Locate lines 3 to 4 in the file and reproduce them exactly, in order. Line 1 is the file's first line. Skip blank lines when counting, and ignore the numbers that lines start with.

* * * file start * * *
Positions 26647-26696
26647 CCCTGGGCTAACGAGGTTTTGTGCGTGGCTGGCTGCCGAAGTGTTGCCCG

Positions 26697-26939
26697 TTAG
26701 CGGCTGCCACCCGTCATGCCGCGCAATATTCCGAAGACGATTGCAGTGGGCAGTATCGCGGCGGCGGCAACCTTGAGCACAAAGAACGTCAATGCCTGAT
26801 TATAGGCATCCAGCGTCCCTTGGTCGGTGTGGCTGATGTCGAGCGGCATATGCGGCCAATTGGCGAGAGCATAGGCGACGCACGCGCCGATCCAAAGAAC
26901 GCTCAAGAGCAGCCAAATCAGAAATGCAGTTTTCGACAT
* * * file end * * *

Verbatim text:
Positions 26697-26939
26697 TTAG